Personal finances exposure risks are reduced Heavier administration
Less taxes Obligation to make financial reports and annual accounts public
Possible to have corporate clients More taxation
Better image to raise money

Corporation Tax

Every year, all limited companies must pay the Corporation Tax on their profits. Once you start to trade, you have three months to register for Corporation Tax with HMRC. In order to pay the tax, you have to complete and submit your corporation tax return : CT600. If your business profits are less than £1.5M per year, your corporation tax bill has to be paid maximum nine months and one day after the end of the accounting period from your previous fiscal year. For businesses that make more than £1.5M in profits per year, payments are made in installments.

Allowances and reliefs are also available. For example, allowances include the deeducation of the costs of running your business from the company’s profits. For example training seminars, business assets (vehicles, computers, etc.) or accomodations.

As for reliefs, there are a few available depending on what your company’s activity or industry. For instance, if you work in the field of creative industries, you can claim a larger deduction thanks to the creative industry tax relief !

We will give more detailed information about Corporation tax, including deadlines, payment methods, allowances and reliefs soon in a dedicated post.

Year Rate
2018-2019 19%
2017-2018 19%
2016-2017 20%

Corporation tax rates by year from 2016 to 2019

Income tax and National Insurance Contributions (NICs)

If you or your employees receive a salary, you all will need to pay income tax on any income above £11.500 a year. Employees and limited company directors both pay Class 1 contributions.

The easiest way to do this is to incorporate a PAYE system in order to deduct both income tax and NICs at the source.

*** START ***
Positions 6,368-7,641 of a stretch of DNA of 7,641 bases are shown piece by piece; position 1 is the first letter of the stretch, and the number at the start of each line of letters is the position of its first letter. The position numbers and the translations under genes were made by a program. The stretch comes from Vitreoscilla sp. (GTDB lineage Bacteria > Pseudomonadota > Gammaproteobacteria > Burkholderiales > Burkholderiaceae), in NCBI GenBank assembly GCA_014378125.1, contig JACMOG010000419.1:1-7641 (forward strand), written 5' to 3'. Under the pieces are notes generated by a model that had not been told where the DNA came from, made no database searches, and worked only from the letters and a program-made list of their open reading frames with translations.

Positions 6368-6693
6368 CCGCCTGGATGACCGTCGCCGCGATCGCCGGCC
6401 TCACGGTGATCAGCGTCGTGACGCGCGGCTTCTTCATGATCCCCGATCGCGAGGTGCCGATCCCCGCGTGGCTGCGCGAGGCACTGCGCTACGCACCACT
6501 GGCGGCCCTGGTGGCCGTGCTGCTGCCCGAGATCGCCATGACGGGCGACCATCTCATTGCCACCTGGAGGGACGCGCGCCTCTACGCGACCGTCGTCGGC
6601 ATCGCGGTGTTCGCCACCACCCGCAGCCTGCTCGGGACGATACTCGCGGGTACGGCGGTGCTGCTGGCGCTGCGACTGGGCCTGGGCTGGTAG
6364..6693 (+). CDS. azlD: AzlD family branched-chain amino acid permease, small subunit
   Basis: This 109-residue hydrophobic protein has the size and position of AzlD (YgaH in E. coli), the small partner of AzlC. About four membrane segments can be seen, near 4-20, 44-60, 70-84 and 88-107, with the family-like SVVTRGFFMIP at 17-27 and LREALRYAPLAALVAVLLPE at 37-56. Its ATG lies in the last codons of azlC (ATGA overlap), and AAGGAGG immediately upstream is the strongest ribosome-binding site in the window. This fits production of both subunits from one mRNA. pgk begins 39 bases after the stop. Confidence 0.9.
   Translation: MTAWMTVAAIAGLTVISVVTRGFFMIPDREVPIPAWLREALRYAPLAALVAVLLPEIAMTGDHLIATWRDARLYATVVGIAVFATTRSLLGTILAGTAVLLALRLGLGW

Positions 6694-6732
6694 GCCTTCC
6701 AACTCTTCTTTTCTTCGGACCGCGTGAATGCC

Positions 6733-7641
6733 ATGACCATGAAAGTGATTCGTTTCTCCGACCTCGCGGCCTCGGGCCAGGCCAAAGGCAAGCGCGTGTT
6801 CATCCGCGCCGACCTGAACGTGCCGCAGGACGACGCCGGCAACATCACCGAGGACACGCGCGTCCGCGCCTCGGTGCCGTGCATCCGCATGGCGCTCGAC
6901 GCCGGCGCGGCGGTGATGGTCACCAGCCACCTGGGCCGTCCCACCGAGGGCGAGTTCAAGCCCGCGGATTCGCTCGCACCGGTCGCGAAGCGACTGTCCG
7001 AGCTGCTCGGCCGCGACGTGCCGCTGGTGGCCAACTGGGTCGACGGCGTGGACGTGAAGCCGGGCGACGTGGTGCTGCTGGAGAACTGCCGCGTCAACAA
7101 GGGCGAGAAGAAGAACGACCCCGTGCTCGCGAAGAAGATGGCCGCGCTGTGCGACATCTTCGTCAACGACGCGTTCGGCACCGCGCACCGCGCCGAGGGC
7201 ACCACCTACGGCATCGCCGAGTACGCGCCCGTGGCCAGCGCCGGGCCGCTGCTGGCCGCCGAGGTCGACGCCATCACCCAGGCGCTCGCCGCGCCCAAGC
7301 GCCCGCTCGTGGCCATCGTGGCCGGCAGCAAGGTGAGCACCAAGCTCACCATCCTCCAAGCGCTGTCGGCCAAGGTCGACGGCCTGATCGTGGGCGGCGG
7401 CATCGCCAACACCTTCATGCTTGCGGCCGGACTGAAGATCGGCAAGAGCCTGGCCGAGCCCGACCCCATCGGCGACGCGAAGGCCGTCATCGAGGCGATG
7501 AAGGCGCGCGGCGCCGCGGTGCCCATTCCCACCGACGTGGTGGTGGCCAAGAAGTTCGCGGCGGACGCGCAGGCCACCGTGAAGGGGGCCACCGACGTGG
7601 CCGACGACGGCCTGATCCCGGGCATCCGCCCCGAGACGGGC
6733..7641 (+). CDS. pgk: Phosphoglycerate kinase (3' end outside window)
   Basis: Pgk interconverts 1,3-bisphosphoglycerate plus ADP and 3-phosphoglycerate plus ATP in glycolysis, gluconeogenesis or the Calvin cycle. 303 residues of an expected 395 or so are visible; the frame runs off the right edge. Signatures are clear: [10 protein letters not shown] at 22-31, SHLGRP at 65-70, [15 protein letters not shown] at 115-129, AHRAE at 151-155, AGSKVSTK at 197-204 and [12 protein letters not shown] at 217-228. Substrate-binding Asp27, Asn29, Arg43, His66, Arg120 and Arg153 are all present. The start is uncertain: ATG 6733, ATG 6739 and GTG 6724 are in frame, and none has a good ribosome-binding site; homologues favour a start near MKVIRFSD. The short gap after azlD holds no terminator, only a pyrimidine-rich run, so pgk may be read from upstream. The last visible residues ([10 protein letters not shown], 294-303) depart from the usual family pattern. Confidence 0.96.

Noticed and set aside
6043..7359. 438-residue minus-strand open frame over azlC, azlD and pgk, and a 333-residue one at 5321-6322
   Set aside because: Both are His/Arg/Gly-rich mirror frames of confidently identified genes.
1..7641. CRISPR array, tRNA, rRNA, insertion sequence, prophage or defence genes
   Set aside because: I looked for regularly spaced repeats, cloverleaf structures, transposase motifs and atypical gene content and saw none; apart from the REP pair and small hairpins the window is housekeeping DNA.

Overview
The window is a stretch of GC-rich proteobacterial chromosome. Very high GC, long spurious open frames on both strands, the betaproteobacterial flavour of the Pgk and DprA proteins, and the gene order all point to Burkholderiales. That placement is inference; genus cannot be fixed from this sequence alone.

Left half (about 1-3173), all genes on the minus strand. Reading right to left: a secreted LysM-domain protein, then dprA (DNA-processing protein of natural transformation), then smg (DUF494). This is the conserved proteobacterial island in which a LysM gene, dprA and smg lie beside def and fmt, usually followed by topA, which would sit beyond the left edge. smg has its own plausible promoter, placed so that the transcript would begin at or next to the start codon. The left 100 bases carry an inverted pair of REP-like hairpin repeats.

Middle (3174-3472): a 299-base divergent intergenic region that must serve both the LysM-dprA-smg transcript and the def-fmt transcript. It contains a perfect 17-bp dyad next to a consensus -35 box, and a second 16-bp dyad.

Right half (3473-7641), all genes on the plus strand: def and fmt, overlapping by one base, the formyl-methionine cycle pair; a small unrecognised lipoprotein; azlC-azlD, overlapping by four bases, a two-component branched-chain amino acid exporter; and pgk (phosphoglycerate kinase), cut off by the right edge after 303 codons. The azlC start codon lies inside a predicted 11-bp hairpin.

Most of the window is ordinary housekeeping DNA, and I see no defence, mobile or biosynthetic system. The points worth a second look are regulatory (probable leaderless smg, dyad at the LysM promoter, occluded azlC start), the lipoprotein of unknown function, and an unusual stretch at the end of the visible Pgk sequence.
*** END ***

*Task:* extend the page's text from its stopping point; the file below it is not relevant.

Earnings (a week) Class 1 NICs
£162>£892 12%
>£892 2%

Class 1 National Insurance rate 2018/19 (Source)

Value Added Tax (VAT)

Your company has to register for Value Added Tax if it makes more than £85.000 a year in benefits. When registered, you will collect VAT for HMRC by adding the rate (20% for standard rate) to the bills you give your clients or customers.

Dividend tax

Since April 2018, you have to pay tax if you received more than £2.000 on dividends during last financial year. Previously, the limit was £5.000.

Partnership

A business partnership includes two or more people that share ownership and responsibilities, including the costs and risks inherent in the business. Note that there are different rules depending on if you choose a limited partnership or a limited liability partnership, and that the partner can be a person as well as a limited company !

Advantages Disadvantages
Easy set up, flexible and low cost structure Full liability for debt
Shared responsibility Often messy to wind up
Easier to raise money

Tax

For partnerships, the tax system is the same as the sole trader’s, except you must declare how much each partner gained during the year. For more precise information, see the sole trader’s tax section !

Income amount Tax rate
<£11.500 0%
£11.500 > £45.000 20%
£45.001>£150.000 40%
>£150.000 45%

Tax rates for year 2017/18 (Source)

National Insurance Contributions (NICs)

Class 2 NICs : £2.85/week

Earnings Class 4 NICs
£8.164>£45.000 9% of your earnings
>£45.000 2% of all profits

Value Added Tax (VAT)

Earnings VAT registration
<£85.000 not mandatory
>£85.000 mandatory

As you can see, there are many factors to take into account, and the decision mostly depends on your vision of your business’ future. That’s why you should look at the different structures with only the clearest view of your company’s goals and objectives.

To establish these objectives, don’t hesitate to download our free and easy-to-use Excel financial plan frame : Business plan template Excel free.

We’ll also be publishing new articles on how to set up and manage your business as a sole trader, a partnership, or a limited company in the UK, so stay tuned ! You can also visit UK government help pages for more information on this subject.